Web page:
The People’s Kratom

Published by Alex Schumacher on

The opioid epidemic in America continues to spread and nothing seems to resolve its advance. Whether opioids remain illegal, people get their hands on smack one way or another. As people develop addictions to opioids, researchers and agricultural investors fight fire with kratom. 

Kratom is a tree that grows in Southeast Asia. It comes in many strains that differ in intensity or effects. Natives of the region use the kratom plant as a medical solution for a multitude of ailments. 

The leaf has similar effects to that of the coffee leaf. Small doses of kratom give effects mirroring a stimulant, like caffeine in coffee sans the jitters of chugging a whole pot. In this case, kratom is reminiscent of the coca leaf in how highlanders of South America use the leaf to remedy altitude sickness. 

A single teaspoon dose of white kratom in powder form. Judith Y. Kim | Avant-Youth

The Center of Disease Control (CDC) pushes against the commercial sale and use of kratom, claiming that the substance correlates with the deaths of multiple victims of unintentional overdose. The CDC examines toxicology reports of all drug related deaths. In certain reports, when the CDC find traces of kratom in the bloodstream, they point to kratom as the leading cause of death — although kratom is correlated with the death, it is not the direct causation.

Mixing drugs endangers the user. Drugs, at the end of the day, are toxic to the body despite how good they feel. When the body takes on multiple drugs that attack different systems, everything can shut down.

Imagine you’re a corn farmer and a plant virus infected half of your harvest. You burn the infected corn to stop the spread of the virus, but only enough to control the fire and not damage the field more than necessary. Throwing another drug into the mix is like pouring gasoline on the rest of the crops. You destroy the crops and the field and everything dies; you burned all the popcorn.

The different strains of Kratom, as displayed inside Happy Hookah, a head shop. Judith Y. Kim | Avant-Youth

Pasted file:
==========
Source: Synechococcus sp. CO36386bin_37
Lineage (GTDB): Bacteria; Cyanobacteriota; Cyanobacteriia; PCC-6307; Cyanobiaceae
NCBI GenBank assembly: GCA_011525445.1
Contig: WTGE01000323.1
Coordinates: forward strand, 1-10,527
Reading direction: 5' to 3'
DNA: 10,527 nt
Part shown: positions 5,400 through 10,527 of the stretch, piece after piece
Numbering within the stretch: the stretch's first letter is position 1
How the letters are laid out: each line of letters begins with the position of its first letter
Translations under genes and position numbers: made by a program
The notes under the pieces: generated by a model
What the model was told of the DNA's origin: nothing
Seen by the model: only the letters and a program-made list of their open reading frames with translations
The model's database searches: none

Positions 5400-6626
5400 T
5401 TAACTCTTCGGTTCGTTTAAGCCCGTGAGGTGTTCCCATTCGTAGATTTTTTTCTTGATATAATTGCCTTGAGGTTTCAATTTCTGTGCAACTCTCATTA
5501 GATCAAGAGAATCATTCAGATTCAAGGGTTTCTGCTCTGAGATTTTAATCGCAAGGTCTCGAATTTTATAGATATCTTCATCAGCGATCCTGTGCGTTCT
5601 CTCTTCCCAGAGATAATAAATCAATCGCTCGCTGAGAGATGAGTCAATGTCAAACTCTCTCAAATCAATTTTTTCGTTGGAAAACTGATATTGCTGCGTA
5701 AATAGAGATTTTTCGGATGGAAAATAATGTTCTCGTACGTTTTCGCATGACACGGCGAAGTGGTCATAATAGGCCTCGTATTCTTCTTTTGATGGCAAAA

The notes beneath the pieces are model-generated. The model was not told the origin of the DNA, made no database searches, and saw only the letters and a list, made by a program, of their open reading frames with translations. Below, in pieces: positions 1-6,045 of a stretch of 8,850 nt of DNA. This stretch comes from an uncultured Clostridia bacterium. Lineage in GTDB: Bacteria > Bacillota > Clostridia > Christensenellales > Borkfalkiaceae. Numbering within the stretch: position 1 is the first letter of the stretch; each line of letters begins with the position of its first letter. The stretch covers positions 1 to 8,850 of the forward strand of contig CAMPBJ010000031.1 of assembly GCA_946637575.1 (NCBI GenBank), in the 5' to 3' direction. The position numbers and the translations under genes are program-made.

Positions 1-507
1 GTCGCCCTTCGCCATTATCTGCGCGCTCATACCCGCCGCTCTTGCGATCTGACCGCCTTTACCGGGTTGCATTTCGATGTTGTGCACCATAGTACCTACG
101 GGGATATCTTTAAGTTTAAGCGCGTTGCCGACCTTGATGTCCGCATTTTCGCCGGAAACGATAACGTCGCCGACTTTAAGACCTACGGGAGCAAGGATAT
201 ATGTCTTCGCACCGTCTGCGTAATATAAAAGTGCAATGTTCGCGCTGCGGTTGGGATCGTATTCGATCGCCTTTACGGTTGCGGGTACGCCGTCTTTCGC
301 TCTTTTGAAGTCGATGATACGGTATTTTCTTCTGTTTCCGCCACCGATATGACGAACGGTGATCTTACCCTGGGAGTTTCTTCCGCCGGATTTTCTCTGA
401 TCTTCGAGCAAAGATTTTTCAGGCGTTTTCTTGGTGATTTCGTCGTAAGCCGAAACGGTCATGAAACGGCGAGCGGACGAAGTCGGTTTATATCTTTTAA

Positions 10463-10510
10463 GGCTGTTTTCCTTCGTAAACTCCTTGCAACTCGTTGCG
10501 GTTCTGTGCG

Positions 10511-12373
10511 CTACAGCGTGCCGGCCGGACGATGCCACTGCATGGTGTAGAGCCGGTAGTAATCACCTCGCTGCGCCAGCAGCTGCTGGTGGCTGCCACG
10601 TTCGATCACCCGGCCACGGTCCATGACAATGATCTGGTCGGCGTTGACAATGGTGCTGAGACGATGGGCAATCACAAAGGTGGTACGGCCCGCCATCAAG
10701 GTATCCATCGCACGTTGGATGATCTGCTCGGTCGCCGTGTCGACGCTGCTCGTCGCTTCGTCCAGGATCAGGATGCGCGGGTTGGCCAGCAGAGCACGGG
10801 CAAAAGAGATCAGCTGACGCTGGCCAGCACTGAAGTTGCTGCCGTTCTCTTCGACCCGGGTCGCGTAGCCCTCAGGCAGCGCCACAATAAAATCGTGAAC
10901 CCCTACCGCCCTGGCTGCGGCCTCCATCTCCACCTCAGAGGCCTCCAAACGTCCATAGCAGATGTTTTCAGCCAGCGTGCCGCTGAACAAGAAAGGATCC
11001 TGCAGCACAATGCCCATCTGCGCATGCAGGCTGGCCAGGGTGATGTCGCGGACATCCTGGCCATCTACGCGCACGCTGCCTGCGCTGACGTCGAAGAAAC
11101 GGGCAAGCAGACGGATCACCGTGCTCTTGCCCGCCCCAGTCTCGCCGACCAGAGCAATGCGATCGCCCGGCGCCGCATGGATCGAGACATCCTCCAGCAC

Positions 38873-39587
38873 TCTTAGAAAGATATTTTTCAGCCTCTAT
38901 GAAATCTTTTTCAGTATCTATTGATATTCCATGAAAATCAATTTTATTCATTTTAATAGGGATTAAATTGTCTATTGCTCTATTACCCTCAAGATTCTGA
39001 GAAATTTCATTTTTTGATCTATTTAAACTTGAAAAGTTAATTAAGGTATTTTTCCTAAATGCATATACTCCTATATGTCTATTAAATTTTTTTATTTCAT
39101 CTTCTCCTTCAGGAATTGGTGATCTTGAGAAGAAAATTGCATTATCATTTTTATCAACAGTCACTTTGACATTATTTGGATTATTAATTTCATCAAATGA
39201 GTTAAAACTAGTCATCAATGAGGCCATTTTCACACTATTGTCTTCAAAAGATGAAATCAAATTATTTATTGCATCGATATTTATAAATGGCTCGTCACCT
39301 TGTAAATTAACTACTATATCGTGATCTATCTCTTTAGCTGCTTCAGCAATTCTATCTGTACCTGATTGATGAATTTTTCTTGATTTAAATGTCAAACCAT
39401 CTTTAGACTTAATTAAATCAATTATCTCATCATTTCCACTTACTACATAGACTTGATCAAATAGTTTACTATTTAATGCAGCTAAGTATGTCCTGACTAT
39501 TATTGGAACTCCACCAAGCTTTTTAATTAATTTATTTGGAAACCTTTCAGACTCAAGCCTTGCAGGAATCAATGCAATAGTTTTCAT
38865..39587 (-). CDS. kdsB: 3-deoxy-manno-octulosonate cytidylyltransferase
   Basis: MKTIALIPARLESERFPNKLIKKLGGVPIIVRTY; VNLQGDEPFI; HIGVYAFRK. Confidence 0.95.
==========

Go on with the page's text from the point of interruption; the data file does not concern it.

The capsule form of Maeng Da, a strain of Kratom.
Judith Y. Kim | Avant-Youth

Akin to weed, kratom comes in many different strains. Even though research on kratom is fairly limited, scientists and agriculturalists bred and isolated different genes of kratom to evoke and emphasize different effects. 

Since kratom has an array of effects, it can be used more efficiently for various ailments. Strains like Maeng Da are bred to accentuate the stimulating properties of kratom. They still have the other effects of kratom that relaxes users and relieve pain. The focus points in strains allow users to treat their ailments effectively and, ideally, in lower doses. 

"This would be Alex's cup," my editor, Judith Kim said.
Alex Schumacher | Avant-Youth

I sampled the Maeng Da strain in powder form. I chucked a teaspoon to a hot mug of water and added some honey to counter the god awful taste. The effects hit me subtly and gradually, mid-game of Monopoly. I noticed a clarity in thought and speech that boosted my energy. This stuff works.

Happy drugs like kratom make us feel good. The reward system in our brains craves attention that must be carefully moderated. Kratom has the potential to help many lives, and with sufficient research it can do so on a larger, more responsible scale.

But like any drug, it should always be respected–never abused.

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